Research ArticleCancer

Resiliency and Vulnerability in the HER2-HER3 Tumorigenic Driver

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Science Translational Medicine  27 Jan 2010:
Vol. 2, Issue 16, pp. 16ra7
DOI: 10.1126/scitranslmed.3000389

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How to Outsmart Breast Cancer

Patients with breast cancer enrolled in recent clinical trials of a drug called lapatinib had reason to be optimistic. The growth and metastasis of many breast cancers depend critically on the target of this drug, the Erb receptor human epidermal growth factor 2 (HER2), and it made sense that its inhibition would hobble the cancer’s ability to survive. But some of these patients were ultimately disappointed as only a fraction of cancers responded to the drug, and those responses tended to be partial and transient. New work by Amin et al. in human breast cancer cells tests alternative treatment strategies and suggests that one of these might outwit these cancers.

In certain breast tumors, the protein kinase activity of HER2, which is blocked by lapatinib, signals to downstream targets that cause cancer. One of these targets is another member of the same family, HER3, which can bind ligand but does not have catalytic activity of its own, and which in turn activates phosphoinositide 3-kinase (PI3K)–Akt signaling. In previous work, Amin and colleagues showed in human breast cancer cells that drug-induced altered regulation of HER3 through feedback from Akt is responsible for allowing cell to escape the lethal effects of lapatinib. Here, they probe this effect further and try to find a way to bypass the cells’ compensatory mechanism.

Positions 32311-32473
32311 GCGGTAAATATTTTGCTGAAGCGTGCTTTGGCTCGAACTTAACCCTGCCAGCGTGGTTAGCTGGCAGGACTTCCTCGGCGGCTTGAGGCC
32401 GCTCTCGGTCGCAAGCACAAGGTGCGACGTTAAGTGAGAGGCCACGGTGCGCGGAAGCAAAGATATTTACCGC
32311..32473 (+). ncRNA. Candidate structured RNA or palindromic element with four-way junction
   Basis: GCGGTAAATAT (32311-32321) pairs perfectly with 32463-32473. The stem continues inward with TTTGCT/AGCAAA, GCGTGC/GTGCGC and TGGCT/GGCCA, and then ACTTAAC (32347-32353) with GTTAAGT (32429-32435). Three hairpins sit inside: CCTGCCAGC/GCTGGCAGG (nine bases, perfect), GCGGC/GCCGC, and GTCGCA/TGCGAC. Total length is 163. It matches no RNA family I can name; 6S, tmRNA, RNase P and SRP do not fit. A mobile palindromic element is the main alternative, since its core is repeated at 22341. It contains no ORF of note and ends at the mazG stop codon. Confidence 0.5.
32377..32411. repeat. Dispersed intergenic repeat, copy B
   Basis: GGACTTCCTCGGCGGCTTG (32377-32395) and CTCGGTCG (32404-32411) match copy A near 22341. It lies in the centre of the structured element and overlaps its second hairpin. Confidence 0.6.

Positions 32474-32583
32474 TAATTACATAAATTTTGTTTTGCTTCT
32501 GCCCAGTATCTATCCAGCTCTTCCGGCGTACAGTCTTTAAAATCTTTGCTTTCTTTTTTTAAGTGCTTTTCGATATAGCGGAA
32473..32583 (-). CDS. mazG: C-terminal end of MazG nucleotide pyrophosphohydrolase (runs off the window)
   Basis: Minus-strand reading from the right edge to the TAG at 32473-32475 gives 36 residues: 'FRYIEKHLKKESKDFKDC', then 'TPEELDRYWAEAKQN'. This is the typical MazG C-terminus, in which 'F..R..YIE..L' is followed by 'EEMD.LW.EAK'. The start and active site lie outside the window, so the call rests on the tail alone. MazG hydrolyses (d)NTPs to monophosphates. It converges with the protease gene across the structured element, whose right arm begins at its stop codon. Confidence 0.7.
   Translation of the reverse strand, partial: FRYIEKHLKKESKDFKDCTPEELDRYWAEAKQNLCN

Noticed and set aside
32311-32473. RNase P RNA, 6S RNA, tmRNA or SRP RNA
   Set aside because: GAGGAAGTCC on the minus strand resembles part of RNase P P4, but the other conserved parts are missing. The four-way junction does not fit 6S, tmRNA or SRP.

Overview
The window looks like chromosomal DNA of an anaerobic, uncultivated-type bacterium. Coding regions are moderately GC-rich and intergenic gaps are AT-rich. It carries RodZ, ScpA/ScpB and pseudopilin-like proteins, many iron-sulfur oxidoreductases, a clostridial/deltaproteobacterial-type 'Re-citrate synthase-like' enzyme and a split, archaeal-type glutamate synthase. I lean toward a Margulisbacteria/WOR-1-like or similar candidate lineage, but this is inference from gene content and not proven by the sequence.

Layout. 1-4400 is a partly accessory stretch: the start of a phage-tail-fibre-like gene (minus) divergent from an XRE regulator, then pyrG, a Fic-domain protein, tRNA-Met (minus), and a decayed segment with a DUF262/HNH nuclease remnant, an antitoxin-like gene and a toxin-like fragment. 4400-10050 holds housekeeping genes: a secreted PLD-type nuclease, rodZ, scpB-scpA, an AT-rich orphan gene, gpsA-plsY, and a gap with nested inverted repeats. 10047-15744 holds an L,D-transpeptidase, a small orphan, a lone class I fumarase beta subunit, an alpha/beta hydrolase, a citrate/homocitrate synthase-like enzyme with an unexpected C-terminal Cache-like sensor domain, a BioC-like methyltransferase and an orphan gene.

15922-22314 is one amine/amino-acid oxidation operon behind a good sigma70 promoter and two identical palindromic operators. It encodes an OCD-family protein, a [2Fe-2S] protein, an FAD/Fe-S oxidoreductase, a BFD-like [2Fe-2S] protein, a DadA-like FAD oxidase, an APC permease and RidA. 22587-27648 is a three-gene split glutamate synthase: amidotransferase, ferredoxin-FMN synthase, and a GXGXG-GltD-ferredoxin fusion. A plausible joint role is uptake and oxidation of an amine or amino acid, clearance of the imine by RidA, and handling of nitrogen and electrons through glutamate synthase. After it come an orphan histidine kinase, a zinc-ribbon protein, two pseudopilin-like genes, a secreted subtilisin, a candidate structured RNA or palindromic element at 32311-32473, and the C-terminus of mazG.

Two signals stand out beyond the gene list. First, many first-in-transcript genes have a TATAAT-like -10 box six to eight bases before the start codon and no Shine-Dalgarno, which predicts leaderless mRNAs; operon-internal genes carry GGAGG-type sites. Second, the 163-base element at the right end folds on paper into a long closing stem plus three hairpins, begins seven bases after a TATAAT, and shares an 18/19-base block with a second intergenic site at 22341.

The first approach was to try to inhibit PI3K at the same time as HER2 tyrosine kinase, but this proved ineffective as these cells were also able to up-regulate the growth signaling pathways and bypass inhibition by this combined treatment. Next, they used much higher doses of lapatinib, which were in fact able to completely and durably extinguish HER2 activity, but which have the disadvantage of being very toxic in vivo. They found a way around this problem by giving these high doses to mice with HER2-dependent tumors on an intermittent schedule, periodically driving blood concentrations high enough to generate a wave of apoptosis in the tumor and effectively preventing growth.

The success of these authors in this skirmish with breast cancer marks a reason for renewed optimism in patients with HER2-dependent breast cancer. These second-generation approaches will need to be tested in the clinic, but the HER2-HER3 tumorigenic driver still seems to be an opponent keeping in our sites.


  • * Present address: Department of Developmental Biology, Stanford University, Stanford, CA 94305, USA.

  • Citation: D. N. Amin, N. Sergina, D. Ahuja, M. McMahon, A. Blair, D. Wang, B. Hann, K. M. Koch, K. M. Shokat, M. M. Moasser, Resiliency and Vulnerability in the HER2-HER3 Tumorigenic Driver. Sci. Transl. Med. 2, 16ra7 (2010).

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